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The Two Careers of Lee Westwood

Dermot Gilleece looks back on the World Number One's First bout with heady heights

Posted May 03, 2011 by Dermot Gilleece


Lee Westwood is having a remarkable golfing career.  Actually it’s two careers, come to think of it.  The first one extended from 1996, when the Scandinavian Masters gave him his first European victory, until the end of 2003.  And after a remarkably fallow period when he dropped to as low as 75th in the European money list, his second career can be traced effectively from 2007 until the present.

Given his current status as world number one, it is especially interesting to turn back the clock to one of the most notable victories of career number one.  It came in July 1999, three months after he had squandered his first chance of capturing the US Masters.  This was his stunning triumph in the Smurfit European Open in which he rallied from seven strokes behind his best friend, Darren Clarke, to capture the title with a final round of 65.  Clarke, who had scored a sizzling 60 to lead the tournament at halfway, eventually finished tied second, three strokes back.

A measure of Westwood’s toughness at that stage was the way he delighted in silencing the home crowd, while depriving his pal of the most lucrative winning cheque on this side of the Atlantic, outside of the Open Championship.  The reward of £226,185 assured the then 26-year-old Englishman of tournament earnings in excess of £3 million that year.

Given the margin of Clarke’s 54-hole lead, there were obvious echoes of Greg Norman's collapse to Nick Faldo in the 1996 US Masters.  Meanwhile, it meant a 16th tournament victory for Westwood, in the space of only three years, almost to the day. And coming only eight days after his victory in the Dutch Open, it confirmed his status as the sixth-ranked player in the world, at that time.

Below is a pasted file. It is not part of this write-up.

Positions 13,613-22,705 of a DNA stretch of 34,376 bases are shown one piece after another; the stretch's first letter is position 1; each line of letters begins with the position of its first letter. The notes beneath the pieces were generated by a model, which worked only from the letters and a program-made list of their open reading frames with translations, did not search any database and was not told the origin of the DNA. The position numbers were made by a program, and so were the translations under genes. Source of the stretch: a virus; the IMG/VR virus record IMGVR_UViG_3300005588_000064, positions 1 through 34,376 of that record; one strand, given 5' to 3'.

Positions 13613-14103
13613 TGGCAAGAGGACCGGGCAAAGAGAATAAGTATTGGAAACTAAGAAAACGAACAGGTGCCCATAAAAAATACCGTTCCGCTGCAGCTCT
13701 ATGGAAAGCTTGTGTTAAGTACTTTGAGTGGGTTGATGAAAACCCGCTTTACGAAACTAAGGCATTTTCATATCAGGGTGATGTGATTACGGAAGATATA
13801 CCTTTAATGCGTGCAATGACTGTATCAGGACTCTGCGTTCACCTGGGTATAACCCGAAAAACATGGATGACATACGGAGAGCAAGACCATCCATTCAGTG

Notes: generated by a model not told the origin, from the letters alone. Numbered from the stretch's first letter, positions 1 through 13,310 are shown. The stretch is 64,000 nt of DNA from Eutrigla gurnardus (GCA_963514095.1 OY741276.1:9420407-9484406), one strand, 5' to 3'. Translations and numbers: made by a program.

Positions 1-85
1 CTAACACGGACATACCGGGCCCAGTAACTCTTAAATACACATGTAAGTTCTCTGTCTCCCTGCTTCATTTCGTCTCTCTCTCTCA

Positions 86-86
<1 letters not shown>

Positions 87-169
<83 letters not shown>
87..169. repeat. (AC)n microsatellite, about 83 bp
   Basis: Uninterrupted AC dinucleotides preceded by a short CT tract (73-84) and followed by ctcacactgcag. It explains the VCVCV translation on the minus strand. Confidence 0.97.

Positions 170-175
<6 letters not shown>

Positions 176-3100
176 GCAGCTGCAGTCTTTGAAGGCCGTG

The 12-year lapse since then, gives a certain poignancy to his comments on what was then his biggest tournament comeback. "Darren's a good friend of mine but where wasn't a lot I could say to him," said Westwood. "I've had my own disappointments, like in the Irish Open at Druids Glen two years ago, when I led Monty by three strokes after 54 holes and he finished with a 62."

He went on: "With a six-stroke lead, people seemed to think that Darren had things more or less wrapped up. But they didn’t appear to realise that when someone comes at you, it's very hard to re-group and focus on the things you were doing when you shot 60 and 66. Remembering what happened to me in the Irish Open, I turned to Monty (his playing partner, Colin Montgomerie) on the putting green before we set off today and I said 'If you could do it to me, it can be done.'"

On that fateful occasion, Westwood entered the final round in third position, a stroke behind Australian, Peter O'Malley, who eventually shared second place with the Irishman.  In the Dutch the previous week, Westwood had been five behind Gary Orr entering the final round and shot a closing 63 to win by one.

Meanwhile, Clarke was acutely aware of the weight of expectation from enthusiastic galleries, especially after his exploits of the previous two days. "I would love to have won for all the people who cheered me on," he said afterwards. "Maybe I'll finish the job the next time."  Which, in fact he did, two years later, when he won the European Open by three strokes from Ian Woosnam, Padraig Harrington and Thomas Bjorn in a share of second place.

In 1999, however, Clarke’s collapse made for a decidedly muted occasion. Still, Westwood was unconcerned. "I thought the crowds were fantastic," he said. "It always fires me up when I set about trying to quieten partisan home galleries."  Then, with observations that wouldn’t have been out of place on each of the last two weekends, he added: "I'm feeling very confident about my game right now. I'm hitting quality shots when it matters, for example my three wood into the last, which wasn't a piece of cake. But I started it exactly where I wanted to and drew it into the heart of the green. That's not an easy shot under the pressure of winning.”

This was Westwood Mark I, whose highest point was winning the Order of Merit title in 2000.  We can but imagine what Westwood Mark II will accomplish.

- Dermot Gilleece

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